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In client side, read code:

byte[] bytes = new byte[50]; //TODO should reuse buffer, for test only
ByteBuffer dst = ByteBuffer.wrap(bytes);
int ret = 0;
int readBytes = 0;
boolean fail = false;
try {
    while ((ret = socketChannel.read(dst)) > 0) {
    readBytes += ret;
    System.out.println("read " + ret + " bytes from socket " + dst);
    if (!dst.hasRemaining()) {
        break;
    }
    }
    int pos = dst.position();
    byte[] data = new byte[pos];
    dst.flip();
    dst.get(data);
    System.out.println("read data: " + StringUtil.toHexString(data));
} catch (Exception e) {
    fail = true;
    handler.onException(e);
}

The problem is socketChannel.read() always return positive, I checked the return buffer, the data is duplicate N times, it likes the low level socket buffer's position is not move forward. Any idea?

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2 Answers 2

If the server only returned 48 bytes, your code must have blocked in the read() method trying to get the 49th and 50th bytes. So either your '50' is wrong or you will have to restructure your code to read and process whatever you get as you get it rather than trying to fill buffers first. And this can't possibly be the code where you think you always got the same data. The explanation for that would be failure to compact the buffer after the get, if you reuse the same buffer for the next read, which you should do, but your posted code doesn't do.

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1 : This might not be a bug !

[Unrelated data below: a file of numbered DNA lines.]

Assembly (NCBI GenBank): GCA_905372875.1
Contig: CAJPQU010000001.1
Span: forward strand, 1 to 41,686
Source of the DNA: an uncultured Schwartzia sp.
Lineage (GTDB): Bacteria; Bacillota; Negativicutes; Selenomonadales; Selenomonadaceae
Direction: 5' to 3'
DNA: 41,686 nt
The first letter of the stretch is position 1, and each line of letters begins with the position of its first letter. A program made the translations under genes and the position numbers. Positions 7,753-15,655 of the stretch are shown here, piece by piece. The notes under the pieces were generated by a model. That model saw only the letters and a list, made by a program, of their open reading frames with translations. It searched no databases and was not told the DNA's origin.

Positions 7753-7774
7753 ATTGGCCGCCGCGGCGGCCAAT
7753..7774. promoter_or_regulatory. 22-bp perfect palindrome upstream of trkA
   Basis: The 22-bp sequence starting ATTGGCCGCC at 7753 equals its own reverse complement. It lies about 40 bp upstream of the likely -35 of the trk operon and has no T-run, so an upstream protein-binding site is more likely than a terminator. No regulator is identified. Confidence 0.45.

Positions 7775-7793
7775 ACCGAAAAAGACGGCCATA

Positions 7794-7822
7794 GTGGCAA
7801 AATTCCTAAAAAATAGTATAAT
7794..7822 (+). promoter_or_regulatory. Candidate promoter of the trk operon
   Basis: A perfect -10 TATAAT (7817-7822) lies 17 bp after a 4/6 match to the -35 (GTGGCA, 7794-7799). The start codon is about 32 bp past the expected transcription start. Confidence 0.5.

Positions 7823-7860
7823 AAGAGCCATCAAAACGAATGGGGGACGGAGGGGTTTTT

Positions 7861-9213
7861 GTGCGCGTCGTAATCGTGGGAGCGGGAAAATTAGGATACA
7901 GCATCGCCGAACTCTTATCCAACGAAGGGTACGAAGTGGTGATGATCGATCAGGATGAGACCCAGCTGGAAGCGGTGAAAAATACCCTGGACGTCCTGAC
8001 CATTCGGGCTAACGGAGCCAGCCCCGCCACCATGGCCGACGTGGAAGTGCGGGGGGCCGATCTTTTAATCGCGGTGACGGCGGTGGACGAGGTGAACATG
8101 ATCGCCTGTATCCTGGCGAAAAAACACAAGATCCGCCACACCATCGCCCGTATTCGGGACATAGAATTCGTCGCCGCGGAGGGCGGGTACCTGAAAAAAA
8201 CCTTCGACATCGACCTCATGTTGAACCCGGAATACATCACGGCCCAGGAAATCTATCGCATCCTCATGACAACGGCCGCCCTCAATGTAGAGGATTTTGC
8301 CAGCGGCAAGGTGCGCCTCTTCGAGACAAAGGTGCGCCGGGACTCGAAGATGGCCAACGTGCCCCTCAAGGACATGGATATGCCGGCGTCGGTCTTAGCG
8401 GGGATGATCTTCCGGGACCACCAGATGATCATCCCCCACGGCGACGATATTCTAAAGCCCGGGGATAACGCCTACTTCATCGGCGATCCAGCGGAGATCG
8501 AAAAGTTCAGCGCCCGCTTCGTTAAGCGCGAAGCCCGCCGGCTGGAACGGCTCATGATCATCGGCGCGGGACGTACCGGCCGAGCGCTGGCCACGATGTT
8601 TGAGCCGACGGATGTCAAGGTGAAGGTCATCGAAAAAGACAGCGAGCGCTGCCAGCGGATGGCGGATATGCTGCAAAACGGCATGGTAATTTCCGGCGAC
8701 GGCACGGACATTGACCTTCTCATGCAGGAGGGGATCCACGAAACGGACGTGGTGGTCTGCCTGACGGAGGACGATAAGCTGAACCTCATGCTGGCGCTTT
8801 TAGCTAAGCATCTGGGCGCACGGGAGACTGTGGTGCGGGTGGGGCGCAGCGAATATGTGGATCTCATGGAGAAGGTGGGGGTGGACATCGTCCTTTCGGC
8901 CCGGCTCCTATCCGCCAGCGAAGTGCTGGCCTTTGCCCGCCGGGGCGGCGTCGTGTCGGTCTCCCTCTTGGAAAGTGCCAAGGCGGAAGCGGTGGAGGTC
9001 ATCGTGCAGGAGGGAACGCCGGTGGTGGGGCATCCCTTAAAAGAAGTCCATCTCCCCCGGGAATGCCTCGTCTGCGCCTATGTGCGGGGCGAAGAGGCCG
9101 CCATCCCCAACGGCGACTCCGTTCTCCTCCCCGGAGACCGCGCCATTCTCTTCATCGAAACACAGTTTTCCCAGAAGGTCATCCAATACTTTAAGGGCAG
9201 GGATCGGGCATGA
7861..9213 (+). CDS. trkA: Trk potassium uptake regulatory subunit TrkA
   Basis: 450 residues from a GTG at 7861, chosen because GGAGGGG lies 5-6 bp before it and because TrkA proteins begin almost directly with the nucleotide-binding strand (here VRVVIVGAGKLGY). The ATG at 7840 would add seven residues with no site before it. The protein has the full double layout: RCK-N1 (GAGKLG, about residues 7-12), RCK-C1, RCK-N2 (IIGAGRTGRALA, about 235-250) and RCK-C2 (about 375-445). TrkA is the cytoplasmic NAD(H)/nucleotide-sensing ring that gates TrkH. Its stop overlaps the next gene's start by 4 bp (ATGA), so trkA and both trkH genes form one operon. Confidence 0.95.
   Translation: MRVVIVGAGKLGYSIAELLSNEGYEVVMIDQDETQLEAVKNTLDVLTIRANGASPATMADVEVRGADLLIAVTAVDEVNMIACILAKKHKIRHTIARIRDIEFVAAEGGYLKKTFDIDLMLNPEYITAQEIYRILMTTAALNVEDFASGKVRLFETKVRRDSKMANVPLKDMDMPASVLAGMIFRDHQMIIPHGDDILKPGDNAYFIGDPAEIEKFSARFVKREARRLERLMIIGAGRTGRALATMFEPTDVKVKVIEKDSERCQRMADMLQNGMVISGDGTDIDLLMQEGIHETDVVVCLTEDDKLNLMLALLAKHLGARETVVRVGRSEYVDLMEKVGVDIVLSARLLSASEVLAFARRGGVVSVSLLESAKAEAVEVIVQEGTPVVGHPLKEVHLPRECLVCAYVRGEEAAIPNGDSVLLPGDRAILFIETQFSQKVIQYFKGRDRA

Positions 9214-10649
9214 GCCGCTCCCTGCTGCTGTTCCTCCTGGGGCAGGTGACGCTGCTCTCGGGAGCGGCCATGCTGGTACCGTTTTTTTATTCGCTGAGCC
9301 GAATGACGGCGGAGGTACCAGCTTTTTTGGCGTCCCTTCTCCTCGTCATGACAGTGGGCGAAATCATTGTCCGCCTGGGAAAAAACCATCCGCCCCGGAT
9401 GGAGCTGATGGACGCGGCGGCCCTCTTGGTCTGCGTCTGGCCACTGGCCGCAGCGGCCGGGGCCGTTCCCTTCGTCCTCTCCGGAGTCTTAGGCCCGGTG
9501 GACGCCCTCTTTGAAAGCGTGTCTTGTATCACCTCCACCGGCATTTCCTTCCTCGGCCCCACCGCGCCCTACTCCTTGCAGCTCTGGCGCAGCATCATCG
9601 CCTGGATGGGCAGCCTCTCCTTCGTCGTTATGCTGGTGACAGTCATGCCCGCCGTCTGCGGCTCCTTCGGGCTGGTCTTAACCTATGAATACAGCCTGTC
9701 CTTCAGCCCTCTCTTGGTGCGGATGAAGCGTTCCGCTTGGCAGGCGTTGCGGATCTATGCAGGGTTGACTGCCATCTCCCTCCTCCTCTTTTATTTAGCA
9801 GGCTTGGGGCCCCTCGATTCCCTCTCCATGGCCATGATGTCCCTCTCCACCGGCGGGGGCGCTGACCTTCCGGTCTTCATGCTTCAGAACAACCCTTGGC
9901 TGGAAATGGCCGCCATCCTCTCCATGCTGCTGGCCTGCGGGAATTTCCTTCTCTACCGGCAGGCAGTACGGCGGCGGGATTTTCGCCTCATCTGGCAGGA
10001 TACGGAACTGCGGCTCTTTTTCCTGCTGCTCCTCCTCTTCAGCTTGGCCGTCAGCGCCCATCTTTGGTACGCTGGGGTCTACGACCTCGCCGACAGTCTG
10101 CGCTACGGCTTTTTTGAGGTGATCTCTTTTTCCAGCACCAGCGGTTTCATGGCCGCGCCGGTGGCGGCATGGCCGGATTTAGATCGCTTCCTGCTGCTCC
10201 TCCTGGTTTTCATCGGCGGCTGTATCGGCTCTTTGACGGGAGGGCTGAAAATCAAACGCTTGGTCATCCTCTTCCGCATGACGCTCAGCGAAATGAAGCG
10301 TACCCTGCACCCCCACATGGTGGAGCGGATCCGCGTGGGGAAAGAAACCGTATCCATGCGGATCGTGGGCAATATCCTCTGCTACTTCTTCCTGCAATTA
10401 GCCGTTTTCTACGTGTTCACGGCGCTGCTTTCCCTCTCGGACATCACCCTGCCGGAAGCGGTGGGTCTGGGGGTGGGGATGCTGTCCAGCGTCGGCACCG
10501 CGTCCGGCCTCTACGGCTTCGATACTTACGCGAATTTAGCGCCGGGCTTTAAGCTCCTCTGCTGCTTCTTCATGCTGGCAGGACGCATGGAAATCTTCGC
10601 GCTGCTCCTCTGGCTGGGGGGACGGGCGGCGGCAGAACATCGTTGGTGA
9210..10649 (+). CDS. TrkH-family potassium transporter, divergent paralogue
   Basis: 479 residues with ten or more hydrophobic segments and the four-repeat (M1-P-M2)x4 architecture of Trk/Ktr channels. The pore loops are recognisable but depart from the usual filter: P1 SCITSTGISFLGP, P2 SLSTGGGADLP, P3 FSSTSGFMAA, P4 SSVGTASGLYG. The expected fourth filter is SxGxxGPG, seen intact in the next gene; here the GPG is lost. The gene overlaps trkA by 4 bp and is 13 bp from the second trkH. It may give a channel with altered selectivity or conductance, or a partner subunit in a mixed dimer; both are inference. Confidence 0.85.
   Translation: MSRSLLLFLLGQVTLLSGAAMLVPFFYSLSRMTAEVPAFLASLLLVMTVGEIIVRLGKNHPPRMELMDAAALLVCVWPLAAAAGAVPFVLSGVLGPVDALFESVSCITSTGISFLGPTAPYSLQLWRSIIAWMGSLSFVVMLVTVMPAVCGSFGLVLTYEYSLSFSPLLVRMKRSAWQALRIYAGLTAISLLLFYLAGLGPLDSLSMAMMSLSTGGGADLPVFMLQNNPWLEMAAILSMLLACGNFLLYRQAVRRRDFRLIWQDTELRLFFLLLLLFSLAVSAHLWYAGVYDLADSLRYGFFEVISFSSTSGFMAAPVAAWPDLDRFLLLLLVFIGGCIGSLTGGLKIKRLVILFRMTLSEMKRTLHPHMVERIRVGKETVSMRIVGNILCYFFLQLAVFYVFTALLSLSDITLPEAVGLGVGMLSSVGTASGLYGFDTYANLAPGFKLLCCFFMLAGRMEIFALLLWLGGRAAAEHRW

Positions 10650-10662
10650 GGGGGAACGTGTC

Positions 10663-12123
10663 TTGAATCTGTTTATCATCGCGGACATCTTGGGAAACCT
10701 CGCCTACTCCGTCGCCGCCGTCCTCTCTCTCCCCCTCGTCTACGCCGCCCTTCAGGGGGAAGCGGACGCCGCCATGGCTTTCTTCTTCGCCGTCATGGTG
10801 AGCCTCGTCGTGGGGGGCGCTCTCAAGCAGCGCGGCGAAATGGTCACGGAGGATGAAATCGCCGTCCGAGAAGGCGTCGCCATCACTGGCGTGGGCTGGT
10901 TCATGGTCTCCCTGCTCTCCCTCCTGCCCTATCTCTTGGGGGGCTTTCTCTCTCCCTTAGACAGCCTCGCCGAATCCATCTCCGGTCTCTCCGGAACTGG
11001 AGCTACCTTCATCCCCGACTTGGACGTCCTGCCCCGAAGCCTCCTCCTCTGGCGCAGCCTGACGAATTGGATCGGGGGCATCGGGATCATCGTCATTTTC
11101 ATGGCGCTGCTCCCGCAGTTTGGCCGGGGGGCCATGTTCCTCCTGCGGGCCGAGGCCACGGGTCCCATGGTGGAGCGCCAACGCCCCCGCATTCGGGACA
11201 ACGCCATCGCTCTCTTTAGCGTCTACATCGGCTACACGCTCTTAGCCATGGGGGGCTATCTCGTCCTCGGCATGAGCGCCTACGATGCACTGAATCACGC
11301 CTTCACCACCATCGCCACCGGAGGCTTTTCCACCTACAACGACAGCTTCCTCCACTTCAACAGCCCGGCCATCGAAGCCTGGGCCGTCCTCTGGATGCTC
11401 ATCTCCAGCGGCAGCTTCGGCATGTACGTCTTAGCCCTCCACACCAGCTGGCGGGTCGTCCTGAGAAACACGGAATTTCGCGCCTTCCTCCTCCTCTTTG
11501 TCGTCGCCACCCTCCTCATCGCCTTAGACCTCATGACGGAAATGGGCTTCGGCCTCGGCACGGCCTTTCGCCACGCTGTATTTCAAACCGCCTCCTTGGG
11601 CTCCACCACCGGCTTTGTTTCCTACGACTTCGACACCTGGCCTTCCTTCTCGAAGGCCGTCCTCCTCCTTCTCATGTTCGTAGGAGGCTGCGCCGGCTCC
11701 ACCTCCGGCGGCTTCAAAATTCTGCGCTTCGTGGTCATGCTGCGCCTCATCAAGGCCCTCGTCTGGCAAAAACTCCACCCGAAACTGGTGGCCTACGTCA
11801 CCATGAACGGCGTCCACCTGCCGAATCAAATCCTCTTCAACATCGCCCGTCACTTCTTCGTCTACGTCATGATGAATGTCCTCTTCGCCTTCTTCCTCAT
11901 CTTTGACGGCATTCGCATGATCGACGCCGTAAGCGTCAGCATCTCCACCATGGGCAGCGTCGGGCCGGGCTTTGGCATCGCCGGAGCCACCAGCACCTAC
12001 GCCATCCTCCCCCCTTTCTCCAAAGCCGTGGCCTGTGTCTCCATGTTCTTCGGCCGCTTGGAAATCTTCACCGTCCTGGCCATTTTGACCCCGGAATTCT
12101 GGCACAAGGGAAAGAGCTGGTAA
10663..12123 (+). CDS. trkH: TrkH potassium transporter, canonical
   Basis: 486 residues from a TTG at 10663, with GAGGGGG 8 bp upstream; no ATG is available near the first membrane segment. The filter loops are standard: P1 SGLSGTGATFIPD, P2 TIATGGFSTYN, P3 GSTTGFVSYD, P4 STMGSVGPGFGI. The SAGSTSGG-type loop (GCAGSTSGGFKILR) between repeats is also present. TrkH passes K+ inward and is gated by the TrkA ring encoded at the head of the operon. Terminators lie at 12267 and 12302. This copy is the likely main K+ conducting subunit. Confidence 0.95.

[assuming that there is readable data in the buffer]...

You would expect a -1 at the end of the stream... See http://docs.oracle.com/javase/1.4.2/docs/api/java/nio/channels/SocketChannel.html#read%28java.nio.ByteBuffer%29

If you are continually recieving a positive value from the read() call, then you will need to determine why data is being read continually.

Of course, the mystery herein ultimately lies in the source data (i.e. the SocketChannel which you are read data from).

2: Explanation of your possible problems

If your socket channel is coming from a REAL file, which is finite then your file is really big, and eventually, the read() operation will return 0... eventually...

If, on the other hand, your socket channel is listening to a source of data which you EXPECT to be finite (i.e. a serialized object stream, for example), I would double check the source --- maybe your finite stream is simply producing more and more data... and you are correctly consuming it.

3: Finally some advice

A trick for debugging this type of error is playing with the ByteBuffer input to your read method : the nice thing about java.nio's ByteBuffers is that, since they are more object oriented then the older byte[] writers, you can get very fine-grained debugging of their operations.

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Thanks for your quick replay. This is a socket channel connect to a Netty server. I send one request to server, the server returned just 48 bytes, the code is executed only when selector.select() return, and selectionKey is readable. So I totally confused. –  Eric Yu Dec 15 '11 at 4:14
    
BTW, as I mentioned in title, what I read from the socketChannel is the 48 bytes return from server, the problem is I can always read the same data from the socketChannel. And since the data is correct, so I can decode it, so this never stop :-( –  Eric Yu Dec 15 '11 at 4:19
    
Thus --- it is not a bug in your code. Can you clarify what data your reading from Netty ? –  jayunit100 Dec 15 '11 at 13:45
    
None of this is correct. A read() will return zero if there is no room in the buffer, or in non-blocking mode if there is no data ready to read. It will return -1 at end of stream, i.e. when all data has been read and the peer has closed the connection. –  EJP Dec 15 '11 at 21:43
    
@EJP Yes.... thats actually true -- a read() can return 0 in the case that the buffer has no room...... but in this case... im assuming thats not an issue. Probably a better way to phrase the point... I will edit the response accordingly. –  jayunit100 Dec 16 '11 at 3:06

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